Cats or dogs? Coffee or tea? Real estate or stocks?
Age old questions. And while I’m a firm believer in both, sometimes you have to make a judgment call based on limited cash available to invest.
What performs the best over the long term? For that matter, where do bonds fit into the equation?
In a massive data analysis, economists from the University of California in Davis, the University of Bonn, and the Deutsche Bundesbank (Germany’s central bank) collaborated on an incredible new economic report titled “The Rate of Return on Everything” from 1870-2015.
Their findings, in a one-sentence summary? “Residential real estate, not equity, has been the best long-run investment over the course of modern history.”
If there’s ever a reason to believe in rental investing returns, this is it.
Here’s exactly what the study found, without getting too finance-geeky on you.
The five economists who collaborated on the study reviewed data from 16 wealthy, developed countries (listed further down). They compared the inflation-adjusted returns on short-term bills, long-term bonds, equities, and residential rental properties, from 1870-2015.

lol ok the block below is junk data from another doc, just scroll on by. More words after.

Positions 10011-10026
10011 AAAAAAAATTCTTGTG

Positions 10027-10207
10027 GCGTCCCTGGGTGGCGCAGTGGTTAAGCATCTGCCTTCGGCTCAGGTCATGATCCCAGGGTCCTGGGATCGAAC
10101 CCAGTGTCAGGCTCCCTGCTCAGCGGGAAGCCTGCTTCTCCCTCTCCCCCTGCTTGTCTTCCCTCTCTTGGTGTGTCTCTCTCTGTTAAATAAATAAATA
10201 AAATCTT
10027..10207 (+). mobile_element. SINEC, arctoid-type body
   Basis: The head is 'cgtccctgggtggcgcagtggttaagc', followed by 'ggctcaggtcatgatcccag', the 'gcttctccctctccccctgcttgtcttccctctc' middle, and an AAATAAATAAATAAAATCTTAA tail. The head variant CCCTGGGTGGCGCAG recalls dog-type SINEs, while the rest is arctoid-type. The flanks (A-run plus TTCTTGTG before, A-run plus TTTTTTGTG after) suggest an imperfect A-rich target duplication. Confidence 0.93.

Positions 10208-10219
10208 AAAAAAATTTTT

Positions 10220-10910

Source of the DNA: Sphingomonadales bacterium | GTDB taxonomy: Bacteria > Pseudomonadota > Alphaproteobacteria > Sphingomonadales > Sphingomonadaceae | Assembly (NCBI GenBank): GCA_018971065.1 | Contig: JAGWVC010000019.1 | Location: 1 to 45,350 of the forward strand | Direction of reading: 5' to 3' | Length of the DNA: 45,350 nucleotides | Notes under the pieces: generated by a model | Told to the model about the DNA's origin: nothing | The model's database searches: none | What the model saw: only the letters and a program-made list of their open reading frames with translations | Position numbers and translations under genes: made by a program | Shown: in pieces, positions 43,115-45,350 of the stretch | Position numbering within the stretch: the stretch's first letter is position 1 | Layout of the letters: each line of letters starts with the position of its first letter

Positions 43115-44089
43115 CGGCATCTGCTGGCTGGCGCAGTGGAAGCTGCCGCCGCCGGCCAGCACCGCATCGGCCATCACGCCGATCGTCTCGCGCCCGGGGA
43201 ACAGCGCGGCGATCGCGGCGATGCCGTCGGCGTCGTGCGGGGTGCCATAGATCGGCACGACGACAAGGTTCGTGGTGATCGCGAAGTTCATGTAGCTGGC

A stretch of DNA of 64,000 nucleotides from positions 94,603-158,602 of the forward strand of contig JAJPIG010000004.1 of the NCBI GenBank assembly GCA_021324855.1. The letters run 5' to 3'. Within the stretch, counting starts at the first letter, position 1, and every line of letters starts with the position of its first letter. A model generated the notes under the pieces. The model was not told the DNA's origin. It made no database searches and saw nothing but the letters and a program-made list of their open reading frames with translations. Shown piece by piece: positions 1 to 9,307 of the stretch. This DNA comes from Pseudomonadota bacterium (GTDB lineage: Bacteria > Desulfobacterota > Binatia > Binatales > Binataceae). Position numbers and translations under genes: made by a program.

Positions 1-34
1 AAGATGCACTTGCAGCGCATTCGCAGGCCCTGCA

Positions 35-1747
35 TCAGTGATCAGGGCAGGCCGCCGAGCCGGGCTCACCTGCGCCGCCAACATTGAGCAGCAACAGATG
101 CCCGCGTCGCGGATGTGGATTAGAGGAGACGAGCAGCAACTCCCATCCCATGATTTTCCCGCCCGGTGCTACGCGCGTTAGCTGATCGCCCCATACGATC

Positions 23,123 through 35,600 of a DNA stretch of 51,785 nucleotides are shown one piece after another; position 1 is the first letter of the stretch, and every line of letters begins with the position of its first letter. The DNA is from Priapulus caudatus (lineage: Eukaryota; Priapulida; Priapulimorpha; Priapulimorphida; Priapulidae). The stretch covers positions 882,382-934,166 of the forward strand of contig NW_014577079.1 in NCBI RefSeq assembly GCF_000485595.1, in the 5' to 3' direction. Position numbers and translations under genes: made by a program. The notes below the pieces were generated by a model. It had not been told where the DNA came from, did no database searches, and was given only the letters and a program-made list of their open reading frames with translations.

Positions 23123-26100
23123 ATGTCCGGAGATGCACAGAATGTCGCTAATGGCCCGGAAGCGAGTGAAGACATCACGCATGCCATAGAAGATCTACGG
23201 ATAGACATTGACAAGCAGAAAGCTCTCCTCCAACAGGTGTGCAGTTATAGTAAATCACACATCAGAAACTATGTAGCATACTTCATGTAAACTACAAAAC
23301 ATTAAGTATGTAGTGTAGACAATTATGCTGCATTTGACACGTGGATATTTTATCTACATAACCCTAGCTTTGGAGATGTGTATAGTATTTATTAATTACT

All forms of income for each asset class were included; both dividends and capital appreciation for stocks, both rental income and appreciation for real estate, etc. The economists also accounted for inflation in all asset returns.
In a nutshell, they found that residential rental properties boasted long-term returns of over 7%, while equities’ long-term returns fell under 7%. Bonds and bills lagged far behind both.
Digging Into the Details: Residential Real Estate vs. Equities
First, its worth noting that about half of the returns found in residential real estate came from rental income. The other half? From appreciation.
Not every country’s returns on rental properties or equities were identical, either. Here’s a breakdown of the 16 countries’ returns on residential real estate versus equities:
These returns have also shifted slightly over time, of course. Since 1980, equities have outperformed rental property returns; across the 16 countries, equity returns have averaged 10.7%, compared to 6.4% for rental real estate returns.
But before you go invest every penny in the stock market, it’s worth noting a few caveats. The researchers note that a few countries have skewed the total data, post-1980.